Haiku reflections on Japan

Dress right or else…

A person`s way of

dressing could get them in some

serious trouble

I heard a radio interview today, well parts of it, with an American woman who has written a book called Dressing Constitutionally (Hierachy, Sexuality and Democracy from our hairstyles to our shoes).   It was a really interesting interview and covered how people were forced to dress over history according to whatever country`s laws and how democracy plays a role in our clothing choices (and how people can judge others for same).

When I say forced to dress, I mean you could be punished for wearing or not wearing something in particular or having a hairstyle that was outside your class as it was written into the law.    Now how mad is that.    For example, the early English settlers to Ireland were encouraged not to `go native` and distinguish themselves clearly from the Irish and a certain hairstyle called the culan (never heard of it myself either but it`s similiar to today`s mullet – uughh can`t stand the mullet) was only permitted for either the Irish natives or the English settlers.  I can`t remember exactly which group were allowed wear it and the other not because I was also talking to someone while the radio show was on.    Even in certain states in the USA over history, there were laws about whether men or women could both wear shirts, or just the men.   Today in France we see the outruling of hijabs in schools (it`s not just the students who have to deal with it but the mothers of said students who may be taking part in school activities or volunteering on school tours) and of course the wearing of other religious emblems like crosses have long been banned in the schools of secular France.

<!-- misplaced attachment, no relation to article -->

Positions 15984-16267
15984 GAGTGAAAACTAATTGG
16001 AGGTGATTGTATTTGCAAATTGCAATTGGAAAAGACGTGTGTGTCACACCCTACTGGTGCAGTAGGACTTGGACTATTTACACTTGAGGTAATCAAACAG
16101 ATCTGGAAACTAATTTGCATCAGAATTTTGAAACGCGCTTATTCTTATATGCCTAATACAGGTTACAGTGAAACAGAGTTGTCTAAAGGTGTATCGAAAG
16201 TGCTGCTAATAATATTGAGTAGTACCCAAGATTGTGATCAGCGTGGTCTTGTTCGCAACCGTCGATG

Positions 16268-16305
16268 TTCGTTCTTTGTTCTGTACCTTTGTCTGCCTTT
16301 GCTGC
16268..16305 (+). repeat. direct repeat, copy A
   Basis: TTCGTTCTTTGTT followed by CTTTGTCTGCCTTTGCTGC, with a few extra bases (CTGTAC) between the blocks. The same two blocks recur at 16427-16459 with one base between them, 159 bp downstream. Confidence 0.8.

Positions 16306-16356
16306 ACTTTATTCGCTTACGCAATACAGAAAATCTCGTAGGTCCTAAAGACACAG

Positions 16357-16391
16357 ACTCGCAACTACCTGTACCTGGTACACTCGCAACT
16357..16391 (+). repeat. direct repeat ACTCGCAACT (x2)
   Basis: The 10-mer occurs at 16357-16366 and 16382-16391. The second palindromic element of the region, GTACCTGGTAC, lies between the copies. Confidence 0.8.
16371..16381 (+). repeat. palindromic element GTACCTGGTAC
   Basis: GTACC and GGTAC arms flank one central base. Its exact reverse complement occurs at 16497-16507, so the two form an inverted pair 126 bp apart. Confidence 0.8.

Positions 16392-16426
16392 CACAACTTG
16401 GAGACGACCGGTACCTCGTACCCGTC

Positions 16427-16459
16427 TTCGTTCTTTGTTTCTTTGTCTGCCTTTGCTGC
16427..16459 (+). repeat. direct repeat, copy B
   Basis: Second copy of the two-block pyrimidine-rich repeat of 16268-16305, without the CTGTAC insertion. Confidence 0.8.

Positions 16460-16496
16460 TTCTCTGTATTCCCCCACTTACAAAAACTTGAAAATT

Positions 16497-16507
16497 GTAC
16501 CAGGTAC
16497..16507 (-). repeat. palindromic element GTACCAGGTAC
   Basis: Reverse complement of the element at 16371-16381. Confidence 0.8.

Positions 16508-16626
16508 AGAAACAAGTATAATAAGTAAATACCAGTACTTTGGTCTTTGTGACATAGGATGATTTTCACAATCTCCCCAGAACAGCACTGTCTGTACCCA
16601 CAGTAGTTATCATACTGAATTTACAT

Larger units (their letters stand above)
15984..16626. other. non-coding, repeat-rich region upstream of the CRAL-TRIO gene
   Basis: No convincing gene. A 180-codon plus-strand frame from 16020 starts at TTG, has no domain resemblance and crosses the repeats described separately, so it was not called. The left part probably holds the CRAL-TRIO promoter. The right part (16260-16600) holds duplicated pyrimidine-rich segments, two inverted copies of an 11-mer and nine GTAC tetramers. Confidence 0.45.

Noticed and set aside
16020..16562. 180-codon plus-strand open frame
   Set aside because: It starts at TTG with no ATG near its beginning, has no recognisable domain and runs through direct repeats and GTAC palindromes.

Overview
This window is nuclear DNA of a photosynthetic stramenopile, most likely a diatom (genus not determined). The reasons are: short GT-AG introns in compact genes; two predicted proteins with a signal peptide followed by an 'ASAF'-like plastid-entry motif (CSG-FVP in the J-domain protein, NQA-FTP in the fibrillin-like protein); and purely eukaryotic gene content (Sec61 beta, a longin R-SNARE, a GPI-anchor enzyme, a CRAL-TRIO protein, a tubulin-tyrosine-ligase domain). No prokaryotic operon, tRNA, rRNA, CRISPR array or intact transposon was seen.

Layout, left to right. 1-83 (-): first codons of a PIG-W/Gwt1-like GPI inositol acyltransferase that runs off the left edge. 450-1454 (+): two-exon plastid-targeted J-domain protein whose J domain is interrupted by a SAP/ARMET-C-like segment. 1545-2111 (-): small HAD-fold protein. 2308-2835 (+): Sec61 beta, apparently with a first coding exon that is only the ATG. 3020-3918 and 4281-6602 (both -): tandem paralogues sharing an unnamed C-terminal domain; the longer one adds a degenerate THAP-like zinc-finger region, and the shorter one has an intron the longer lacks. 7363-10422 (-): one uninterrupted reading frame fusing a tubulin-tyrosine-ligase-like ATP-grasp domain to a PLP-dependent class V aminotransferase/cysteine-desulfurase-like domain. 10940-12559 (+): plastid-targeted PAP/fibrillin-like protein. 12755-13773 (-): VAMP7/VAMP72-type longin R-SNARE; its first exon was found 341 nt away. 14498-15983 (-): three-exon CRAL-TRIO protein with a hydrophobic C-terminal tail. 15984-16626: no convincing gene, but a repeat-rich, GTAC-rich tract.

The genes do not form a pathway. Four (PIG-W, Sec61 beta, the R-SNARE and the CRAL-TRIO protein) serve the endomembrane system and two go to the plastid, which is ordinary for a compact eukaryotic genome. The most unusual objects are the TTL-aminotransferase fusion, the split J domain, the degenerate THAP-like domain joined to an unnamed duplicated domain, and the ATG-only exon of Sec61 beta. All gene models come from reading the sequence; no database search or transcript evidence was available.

Anyway, while I was listening to it, I was thinking that I had heard something like this before and then of course I remembered.   In Japan in the Edo and Meiji period and most likely before that as well, you had to dress according to what social class you were in so you could be identified as being of a certain class.   People who were not from samurai households, for example, could not wear a kimono with a certain pattern or of a certain colour.   Women who were prostitutes could not have what was considered a typical married woman (read `civilized`) hairstyle because they were not considered good enough (read`civilized`) to have this particular hairstyle.   It`s ironic because a couple of the hairstyles that these married women aspired to were centuries earlier sported by prostitutes.   I`m willing to bet though that they didn`t consult too many history books before they decided on their look so they weren`t to know (I bet the local historians had a giggle at that)  : P  I wonder if Japan is mentioned in the book as it wasn`t mentioned in the parts of the interview I heard.

So, it sounds like a really interesting read.    I missed the part about how young women today are judged for the clothes they wear but I didn`t really have to listen to that to understand that part as you see it everywhere and hear about it all the time.    Unfortunately, this applies in the justice system when young women are often blamed by the opposing legal team based on how they might have been dressed when something happened.  This is not just the justice system of course but is deeply ingrained in society as a whole.

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